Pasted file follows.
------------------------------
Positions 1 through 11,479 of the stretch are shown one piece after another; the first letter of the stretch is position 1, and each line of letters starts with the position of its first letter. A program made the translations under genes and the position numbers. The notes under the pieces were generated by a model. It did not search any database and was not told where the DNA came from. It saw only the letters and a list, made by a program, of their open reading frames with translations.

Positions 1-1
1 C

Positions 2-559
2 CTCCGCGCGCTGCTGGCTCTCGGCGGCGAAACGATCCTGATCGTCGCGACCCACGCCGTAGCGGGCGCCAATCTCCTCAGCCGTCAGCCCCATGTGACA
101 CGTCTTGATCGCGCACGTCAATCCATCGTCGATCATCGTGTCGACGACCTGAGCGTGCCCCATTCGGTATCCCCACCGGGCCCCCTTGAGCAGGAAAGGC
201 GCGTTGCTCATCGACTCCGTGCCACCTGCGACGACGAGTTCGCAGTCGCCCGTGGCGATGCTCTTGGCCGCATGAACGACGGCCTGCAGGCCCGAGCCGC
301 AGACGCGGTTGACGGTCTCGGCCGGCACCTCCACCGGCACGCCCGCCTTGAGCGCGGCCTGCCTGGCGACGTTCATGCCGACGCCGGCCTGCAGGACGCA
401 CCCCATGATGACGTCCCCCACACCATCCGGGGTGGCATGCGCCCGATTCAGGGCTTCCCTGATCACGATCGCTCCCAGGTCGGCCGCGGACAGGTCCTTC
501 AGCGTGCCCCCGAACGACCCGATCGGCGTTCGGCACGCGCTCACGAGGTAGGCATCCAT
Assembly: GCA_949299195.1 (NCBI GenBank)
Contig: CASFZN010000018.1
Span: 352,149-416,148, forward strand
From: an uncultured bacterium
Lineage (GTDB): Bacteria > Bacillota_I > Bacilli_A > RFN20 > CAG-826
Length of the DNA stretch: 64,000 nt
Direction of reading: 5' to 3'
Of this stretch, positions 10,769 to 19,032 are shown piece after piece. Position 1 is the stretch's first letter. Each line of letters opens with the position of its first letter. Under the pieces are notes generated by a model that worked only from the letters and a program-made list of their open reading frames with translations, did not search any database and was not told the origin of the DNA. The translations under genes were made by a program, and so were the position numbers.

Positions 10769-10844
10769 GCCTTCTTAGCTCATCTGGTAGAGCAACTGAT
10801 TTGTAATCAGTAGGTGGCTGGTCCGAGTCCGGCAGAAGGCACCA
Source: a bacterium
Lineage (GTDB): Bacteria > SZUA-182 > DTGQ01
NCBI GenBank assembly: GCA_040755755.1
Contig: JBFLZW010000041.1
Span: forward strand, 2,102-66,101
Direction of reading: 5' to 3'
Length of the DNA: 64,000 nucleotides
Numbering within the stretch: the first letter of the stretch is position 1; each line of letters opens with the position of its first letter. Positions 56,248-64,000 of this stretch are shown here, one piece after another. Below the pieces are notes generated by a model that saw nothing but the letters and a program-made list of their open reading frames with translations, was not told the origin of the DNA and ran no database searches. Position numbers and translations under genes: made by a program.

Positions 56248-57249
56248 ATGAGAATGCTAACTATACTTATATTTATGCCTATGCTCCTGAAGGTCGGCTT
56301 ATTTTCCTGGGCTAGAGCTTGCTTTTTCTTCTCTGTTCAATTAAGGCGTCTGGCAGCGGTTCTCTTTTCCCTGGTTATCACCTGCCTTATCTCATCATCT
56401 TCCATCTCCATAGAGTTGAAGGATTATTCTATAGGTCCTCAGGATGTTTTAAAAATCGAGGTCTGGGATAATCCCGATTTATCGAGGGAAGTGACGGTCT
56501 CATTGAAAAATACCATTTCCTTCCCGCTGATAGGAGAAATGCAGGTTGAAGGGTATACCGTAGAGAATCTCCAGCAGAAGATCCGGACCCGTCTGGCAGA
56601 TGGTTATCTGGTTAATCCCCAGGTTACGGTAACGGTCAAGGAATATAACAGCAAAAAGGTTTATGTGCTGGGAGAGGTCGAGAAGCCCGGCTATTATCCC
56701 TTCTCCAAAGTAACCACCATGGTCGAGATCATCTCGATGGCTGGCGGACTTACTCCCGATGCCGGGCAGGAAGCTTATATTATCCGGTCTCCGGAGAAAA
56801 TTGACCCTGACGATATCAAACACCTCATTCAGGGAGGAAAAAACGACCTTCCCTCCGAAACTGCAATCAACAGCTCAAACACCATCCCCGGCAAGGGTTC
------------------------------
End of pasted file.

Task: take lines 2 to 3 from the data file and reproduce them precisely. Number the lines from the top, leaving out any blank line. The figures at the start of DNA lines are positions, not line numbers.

Positions 1-1
1 C